Agitation Free - 2nd

Year of Release: 2002
Label: Garden Of Delights
Catalog Number: CD 071
Format: CD
Total Time: 40:45:00

Agitation Free's second album, 2nd was also essentially the last album the band made, though Günther and Gustl Lütjens, the latter of whom joined the band after the album's release, recorded music under the Agitation Free name. Lütjens replaced Stefan Diez who had joined the band to replace Jörg Schwende; Schwende's drug problems made him "increasingly unreliable, and you never knew if he would make it to gigs," it relates in the liner notes. As a result, the band replaced him with Diez. Schwende died in May of 1990.

As much as I liked Malesch, I like 2nd much more. The middle-eastern motifs are essentially gone, though that isn't why. In fact, it is of the Southern part of the US that comes to mind ... which I will explain as we go along.

The musical atmosphere of 2nd is very laid back, all but two pieces being languid, mellow, spacey, guitar lead rock. That exception is the 2-minute long noodling by Hoenig, as he experiments with his synthesizer in "Dialogue And Random" - blips and burps and bumps of sound that could easily be used for sound effects in a 70s B sci-fi flick or the like. These type of effects recur in the first part of "A Quiet Walk." Here they are subtle, leading into an even more subtle section... where one can just hear a quiet throb. Guitar does play a role in the latter half of this two part piece. While one guitar plays in a very liquid electric style, the other plays in a dryer, acoustic style - each though reminding me of good country music. They both have a twang, but it is a twang even a prog lover can appreciate.

The album opens with the lovely "First Communication" - a true delight for lovers of guitar, being a shimmery, spacey piece of music. "Laila, Part 1" follows in this same tradition, being the track that begins with the type of guitar solo that ended many a song in the 70s. Part two brings cheerfully bouncy bass up into the mix. Thinking of The Allman Brothers band here wouldn't be entirely out of place. Maybe because of the clear, crisp, crying guitar notes that are being played. Not because Agitation Free sound like them, but there is something in the style that is similar. Though the prominence of the bass also makes me think of early Yes. All sounding like the cool jam played during the extended solo section... where otherwise "conventional" rock bands showed their improvisational spirit. Here it's all "meat" and no "fat."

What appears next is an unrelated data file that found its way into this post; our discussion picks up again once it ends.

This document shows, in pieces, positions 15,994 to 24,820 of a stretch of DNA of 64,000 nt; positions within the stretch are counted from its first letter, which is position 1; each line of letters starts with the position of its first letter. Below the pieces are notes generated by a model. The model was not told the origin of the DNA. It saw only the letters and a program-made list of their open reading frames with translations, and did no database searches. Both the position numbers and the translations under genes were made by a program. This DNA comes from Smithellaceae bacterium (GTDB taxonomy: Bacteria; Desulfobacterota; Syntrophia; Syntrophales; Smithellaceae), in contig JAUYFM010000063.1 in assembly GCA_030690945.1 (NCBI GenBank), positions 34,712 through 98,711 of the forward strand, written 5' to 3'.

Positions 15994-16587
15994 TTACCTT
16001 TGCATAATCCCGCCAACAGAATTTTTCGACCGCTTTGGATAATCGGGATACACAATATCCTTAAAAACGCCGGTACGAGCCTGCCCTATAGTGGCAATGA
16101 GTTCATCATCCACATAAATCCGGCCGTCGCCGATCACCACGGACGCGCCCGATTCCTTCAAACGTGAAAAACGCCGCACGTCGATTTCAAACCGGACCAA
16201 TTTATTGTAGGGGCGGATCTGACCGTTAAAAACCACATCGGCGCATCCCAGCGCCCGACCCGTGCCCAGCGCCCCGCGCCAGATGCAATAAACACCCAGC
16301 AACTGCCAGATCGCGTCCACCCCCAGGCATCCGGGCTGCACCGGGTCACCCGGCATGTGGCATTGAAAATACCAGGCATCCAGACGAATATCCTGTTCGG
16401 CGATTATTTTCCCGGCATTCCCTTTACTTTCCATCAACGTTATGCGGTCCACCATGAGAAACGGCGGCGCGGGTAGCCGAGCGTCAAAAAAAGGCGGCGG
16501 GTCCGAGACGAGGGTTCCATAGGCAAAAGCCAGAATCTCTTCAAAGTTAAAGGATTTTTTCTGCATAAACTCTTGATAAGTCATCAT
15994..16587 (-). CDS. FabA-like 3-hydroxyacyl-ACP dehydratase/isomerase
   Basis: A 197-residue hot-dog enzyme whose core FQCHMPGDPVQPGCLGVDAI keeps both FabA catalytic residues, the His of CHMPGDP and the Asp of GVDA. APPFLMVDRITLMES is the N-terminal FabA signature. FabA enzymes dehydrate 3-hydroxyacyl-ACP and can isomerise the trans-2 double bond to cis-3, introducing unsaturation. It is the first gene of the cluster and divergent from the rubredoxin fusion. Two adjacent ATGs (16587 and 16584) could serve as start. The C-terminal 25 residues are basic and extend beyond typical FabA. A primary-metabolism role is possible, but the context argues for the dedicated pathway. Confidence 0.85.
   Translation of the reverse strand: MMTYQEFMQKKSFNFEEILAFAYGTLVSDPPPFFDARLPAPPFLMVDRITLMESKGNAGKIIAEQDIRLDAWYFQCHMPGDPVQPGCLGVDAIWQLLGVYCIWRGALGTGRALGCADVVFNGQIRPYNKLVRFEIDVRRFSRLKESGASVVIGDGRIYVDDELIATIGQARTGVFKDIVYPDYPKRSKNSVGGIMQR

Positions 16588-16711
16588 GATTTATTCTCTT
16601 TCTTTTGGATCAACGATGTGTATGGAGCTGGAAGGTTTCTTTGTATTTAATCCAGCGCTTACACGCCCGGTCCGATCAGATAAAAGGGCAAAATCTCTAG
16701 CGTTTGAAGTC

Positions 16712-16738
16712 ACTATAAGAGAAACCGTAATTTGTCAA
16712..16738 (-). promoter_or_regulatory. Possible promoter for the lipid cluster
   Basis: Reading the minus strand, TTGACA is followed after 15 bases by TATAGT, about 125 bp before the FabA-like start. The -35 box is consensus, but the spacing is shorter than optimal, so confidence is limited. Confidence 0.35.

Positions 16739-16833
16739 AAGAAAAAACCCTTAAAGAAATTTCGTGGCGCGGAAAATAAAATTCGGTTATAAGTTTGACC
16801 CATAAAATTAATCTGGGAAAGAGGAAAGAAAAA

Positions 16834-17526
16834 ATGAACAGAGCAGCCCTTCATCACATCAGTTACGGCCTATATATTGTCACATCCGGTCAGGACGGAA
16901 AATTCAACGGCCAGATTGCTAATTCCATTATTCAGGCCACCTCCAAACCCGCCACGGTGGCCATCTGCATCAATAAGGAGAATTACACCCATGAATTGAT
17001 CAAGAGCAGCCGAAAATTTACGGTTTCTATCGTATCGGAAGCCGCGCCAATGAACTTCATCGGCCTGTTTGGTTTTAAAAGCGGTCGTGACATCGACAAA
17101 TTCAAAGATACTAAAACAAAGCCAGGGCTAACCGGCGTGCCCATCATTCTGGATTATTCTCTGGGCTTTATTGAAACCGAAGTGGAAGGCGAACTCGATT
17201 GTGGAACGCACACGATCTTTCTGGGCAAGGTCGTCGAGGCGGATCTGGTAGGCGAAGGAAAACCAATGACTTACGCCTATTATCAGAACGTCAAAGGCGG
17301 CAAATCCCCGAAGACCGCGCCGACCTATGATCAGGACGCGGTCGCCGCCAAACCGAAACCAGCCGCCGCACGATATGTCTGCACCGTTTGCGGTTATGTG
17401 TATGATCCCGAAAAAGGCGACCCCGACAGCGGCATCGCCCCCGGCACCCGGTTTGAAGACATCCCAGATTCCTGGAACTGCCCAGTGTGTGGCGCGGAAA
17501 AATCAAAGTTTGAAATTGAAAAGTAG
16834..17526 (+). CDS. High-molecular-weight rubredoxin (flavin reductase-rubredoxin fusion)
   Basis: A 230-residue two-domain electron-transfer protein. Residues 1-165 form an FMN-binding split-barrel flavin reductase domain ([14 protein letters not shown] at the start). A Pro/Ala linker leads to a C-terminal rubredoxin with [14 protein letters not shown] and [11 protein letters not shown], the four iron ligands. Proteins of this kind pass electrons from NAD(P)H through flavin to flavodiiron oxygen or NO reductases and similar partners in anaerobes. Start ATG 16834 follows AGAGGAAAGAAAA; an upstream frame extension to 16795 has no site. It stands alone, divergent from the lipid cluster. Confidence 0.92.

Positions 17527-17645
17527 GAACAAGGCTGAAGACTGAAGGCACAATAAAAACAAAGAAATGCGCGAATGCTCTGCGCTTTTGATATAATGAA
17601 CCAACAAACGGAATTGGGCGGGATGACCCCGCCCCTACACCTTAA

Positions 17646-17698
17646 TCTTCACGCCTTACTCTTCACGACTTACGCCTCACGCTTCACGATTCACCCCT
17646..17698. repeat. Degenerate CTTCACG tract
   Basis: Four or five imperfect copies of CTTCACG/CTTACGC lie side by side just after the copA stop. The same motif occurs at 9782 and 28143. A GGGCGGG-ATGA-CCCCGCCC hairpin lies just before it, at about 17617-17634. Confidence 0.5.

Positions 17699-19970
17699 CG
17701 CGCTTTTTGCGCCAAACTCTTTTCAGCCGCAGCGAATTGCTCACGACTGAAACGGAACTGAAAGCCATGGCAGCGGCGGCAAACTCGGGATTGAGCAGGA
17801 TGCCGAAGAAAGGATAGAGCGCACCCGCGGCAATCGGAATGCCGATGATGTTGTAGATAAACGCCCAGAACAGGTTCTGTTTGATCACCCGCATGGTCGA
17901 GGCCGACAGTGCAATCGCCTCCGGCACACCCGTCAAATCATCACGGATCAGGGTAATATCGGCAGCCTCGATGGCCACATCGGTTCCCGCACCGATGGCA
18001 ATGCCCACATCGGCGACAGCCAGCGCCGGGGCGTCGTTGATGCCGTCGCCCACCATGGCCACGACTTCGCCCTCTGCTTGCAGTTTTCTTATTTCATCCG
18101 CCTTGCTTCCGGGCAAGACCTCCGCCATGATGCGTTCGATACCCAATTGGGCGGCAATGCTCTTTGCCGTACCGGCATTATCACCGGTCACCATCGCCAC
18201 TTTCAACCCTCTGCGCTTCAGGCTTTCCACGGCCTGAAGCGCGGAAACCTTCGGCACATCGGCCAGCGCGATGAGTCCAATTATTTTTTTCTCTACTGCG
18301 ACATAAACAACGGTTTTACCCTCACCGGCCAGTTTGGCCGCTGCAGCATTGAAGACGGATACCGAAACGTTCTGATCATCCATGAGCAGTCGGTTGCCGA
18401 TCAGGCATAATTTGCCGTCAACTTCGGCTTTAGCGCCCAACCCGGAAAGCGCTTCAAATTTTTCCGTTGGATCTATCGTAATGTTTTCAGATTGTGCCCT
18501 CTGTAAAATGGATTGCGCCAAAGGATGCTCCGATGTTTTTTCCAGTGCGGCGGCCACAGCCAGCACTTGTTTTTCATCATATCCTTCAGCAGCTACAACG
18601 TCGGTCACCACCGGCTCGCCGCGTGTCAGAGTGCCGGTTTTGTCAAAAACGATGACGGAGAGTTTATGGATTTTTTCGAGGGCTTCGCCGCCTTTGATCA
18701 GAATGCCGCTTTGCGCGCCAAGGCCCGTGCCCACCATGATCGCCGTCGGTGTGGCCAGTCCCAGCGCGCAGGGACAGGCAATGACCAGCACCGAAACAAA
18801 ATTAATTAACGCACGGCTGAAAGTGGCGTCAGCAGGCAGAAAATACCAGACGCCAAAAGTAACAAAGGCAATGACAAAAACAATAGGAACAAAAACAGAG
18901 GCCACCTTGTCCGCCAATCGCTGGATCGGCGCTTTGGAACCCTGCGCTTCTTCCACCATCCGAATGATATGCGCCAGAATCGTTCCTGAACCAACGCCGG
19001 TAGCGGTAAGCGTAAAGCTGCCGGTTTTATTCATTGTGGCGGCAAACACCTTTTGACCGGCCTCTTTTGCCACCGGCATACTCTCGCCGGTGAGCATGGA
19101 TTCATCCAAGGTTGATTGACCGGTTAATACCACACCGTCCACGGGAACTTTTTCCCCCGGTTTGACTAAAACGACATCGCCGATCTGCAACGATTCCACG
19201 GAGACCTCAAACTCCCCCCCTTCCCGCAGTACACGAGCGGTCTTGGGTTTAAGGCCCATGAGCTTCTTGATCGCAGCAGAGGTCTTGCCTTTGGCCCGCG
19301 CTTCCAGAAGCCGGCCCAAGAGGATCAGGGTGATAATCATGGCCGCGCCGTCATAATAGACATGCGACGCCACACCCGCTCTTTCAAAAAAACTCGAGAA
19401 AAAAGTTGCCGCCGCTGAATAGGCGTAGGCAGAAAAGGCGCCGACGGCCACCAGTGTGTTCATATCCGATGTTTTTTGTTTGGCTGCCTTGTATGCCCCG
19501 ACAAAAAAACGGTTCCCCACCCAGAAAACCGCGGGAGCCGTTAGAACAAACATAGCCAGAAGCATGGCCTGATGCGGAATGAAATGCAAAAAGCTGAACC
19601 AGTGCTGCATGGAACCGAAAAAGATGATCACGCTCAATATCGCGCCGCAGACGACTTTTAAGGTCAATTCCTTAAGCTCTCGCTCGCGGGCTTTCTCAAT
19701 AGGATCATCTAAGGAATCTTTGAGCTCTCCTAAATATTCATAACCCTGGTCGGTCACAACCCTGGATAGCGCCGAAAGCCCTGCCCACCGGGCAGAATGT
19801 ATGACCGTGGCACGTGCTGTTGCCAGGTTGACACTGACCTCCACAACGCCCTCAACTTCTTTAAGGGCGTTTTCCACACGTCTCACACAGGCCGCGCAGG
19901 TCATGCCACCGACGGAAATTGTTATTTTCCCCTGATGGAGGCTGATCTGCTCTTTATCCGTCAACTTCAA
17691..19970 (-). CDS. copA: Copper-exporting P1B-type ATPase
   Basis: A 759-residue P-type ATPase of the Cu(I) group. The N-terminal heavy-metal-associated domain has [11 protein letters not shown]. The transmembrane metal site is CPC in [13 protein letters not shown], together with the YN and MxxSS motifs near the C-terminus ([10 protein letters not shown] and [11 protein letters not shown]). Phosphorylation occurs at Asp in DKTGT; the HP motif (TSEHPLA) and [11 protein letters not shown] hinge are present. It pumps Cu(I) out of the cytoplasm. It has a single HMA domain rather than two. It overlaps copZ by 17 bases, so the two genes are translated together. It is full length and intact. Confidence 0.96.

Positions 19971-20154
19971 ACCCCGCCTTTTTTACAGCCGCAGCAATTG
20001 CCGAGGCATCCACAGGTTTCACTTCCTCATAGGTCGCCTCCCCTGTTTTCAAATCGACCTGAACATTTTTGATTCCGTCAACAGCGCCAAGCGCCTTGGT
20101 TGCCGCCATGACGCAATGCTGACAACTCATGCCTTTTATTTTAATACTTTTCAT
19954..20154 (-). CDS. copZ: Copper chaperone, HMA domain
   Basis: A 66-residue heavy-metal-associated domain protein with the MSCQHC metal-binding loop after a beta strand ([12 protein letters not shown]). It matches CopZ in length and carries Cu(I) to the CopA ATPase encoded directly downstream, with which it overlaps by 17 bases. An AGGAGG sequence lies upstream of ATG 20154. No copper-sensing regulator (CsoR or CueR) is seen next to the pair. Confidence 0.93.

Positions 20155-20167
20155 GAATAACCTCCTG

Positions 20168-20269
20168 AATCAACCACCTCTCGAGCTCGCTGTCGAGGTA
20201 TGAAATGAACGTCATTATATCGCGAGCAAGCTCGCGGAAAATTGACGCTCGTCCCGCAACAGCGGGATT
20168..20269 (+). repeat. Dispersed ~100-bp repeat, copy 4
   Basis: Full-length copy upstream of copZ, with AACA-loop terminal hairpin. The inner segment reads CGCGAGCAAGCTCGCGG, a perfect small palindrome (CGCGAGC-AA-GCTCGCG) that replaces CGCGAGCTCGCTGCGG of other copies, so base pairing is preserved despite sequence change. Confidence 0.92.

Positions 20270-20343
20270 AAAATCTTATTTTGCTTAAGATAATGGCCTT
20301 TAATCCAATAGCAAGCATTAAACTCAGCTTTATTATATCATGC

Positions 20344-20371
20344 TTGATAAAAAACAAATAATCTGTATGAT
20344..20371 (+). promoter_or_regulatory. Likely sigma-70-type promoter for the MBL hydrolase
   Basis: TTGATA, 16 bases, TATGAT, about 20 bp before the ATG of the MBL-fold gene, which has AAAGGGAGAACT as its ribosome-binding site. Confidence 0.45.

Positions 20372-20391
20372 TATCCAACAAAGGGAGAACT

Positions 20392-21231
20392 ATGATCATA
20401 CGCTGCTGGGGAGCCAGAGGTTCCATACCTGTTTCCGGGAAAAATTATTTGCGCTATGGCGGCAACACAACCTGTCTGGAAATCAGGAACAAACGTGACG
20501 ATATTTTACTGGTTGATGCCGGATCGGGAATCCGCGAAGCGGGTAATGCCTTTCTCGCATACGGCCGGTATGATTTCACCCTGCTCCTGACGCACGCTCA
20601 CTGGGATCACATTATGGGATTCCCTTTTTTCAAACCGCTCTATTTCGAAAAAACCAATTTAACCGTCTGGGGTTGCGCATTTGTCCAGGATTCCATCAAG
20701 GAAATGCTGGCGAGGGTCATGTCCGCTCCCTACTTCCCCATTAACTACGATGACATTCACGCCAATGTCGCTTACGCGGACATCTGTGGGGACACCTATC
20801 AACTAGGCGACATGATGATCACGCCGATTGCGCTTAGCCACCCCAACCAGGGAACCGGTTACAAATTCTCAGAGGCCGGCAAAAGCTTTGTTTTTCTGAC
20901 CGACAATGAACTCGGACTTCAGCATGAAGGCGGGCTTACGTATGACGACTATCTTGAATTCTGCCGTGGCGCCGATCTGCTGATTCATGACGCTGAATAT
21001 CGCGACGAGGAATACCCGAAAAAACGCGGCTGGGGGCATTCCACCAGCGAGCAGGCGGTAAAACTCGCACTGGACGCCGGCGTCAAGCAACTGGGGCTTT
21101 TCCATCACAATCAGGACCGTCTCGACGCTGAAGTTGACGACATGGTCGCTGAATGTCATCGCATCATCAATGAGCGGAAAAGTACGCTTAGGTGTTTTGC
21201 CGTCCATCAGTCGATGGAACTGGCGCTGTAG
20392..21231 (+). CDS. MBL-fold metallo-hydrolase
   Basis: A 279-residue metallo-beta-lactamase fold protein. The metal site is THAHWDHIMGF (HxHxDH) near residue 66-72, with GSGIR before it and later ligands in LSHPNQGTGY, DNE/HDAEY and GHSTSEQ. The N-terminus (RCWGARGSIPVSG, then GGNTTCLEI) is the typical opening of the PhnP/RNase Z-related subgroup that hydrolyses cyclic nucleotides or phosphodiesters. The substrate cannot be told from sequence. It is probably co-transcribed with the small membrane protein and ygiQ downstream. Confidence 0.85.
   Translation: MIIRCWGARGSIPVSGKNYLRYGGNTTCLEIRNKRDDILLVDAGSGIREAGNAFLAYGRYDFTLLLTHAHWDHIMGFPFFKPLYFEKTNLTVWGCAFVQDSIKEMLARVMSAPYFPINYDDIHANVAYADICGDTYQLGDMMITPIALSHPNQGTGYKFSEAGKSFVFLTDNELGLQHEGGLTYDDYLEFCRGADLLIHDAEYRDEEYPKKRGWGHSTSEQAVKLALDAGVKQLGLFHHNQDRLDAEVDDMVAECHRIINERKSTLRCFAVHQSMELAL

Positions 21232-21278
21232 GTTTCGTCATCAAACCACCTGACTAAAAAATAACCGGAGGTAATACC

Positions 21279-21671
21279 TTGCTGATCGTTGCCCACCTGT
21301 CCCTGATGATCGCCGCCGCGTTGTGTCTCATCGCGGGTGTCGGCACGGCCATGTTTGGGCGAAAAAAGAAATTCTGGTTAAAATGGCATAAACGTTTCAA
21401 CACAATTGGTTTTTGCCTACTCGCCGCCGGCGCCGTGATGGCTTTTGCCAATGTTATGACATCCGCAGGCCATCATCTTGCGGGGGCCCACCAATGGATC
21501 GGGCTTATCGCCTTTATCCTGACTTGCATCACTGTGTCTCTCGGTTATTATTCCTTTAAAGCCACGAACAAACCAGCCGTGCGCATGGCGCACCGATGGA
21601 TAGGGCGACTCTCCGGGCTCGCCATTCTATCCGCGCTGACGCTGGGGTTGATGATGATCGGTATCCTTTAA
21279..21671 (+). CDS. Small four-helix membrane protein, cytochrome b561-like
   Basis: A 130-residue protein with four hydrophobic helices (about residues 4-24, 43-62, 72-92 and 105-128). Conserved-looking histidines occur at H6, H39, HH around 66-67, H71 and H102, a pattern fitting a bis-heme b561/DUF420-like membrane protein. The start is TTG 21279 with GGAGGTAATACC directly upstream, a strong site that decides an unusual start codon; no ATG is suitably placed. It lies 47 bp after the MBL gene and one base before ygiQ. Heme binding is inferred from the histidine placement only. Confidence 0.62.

"In The Silence Of The Morning Sunrise" has a knowing feel to it. Though there is no trumpet, guitar is again the lead instrument, it has that cool sophistication that I associate with Miles Davis. I always picture Davis as the kind of performer who could be on stage with a huge audience surrounding him and yet to him there is only himself and the music. This piece has that same kind of feel, very internal, and yet then very personal. Chirping sound effects, which is meant to represent birds, sometimes goes off into very unbirdlike tones, giving this otherwise very stately track, some lightheartedness. It a strange dichotomy that somehow works wonderfully. I mean, it's not kitschy like, oh, Steve Miller's "Jungle Love," just to snag an example - though there the chirps came at the beginning and end.

"Haunted Island" is creepy, as befits its subject. There are some vocals here, sung in a very dry and echo-treated way... sometimes given an underwater effect. The sung-spoken delivery made me think of The Doors' "The End." Here, too, Rausch plays a bit of mellotron. Here again we a treated to more guitar, here sounding a bit darker than on previous tracks.

While "Dialogue And Random" might get a little trying after several listenings, the rest of the album holds up beautifully. Really great, amazing stuff.

First Communication (8:18) / Dialogue And Random (2:00) / Laila, Part 1 (1:32) / Laila, Part 2 (6:45) / In The Silence Of The Morning Sunrise (6:29) / A Quiet Walk (9:11) a) Listening b) Two - Not Of The Same Kind / Haunted Island (7:10)

Stefan Diez - guitar
Michael G?nther - bass
Michael Hoenig - keyboards, synthesizers
Burghard Rausch - drums, assorted percussion, voice and mellotron
Lutz Ulbrich - guitar, 12-string guitar, bouzuki


Jackie and Frank Diez - vocals (6)

Malesh (1972/2002)
2nd (1973/2002)
Last (rec. 1973/74; 1976) Fragments (rec. 1974;1995) At The Cliffs Of The River Rhine (rec. 1974;1998) The Other Sides Of Agitation Free (rec. 1974; 1999) River Of Return (1999)

Genre: Fusion-Jazz Fusion

Origin DE

Added: September 22nd 2003
Reviewer: Stephanie Sollow
Artist website:
Hits: 1524
Language: english


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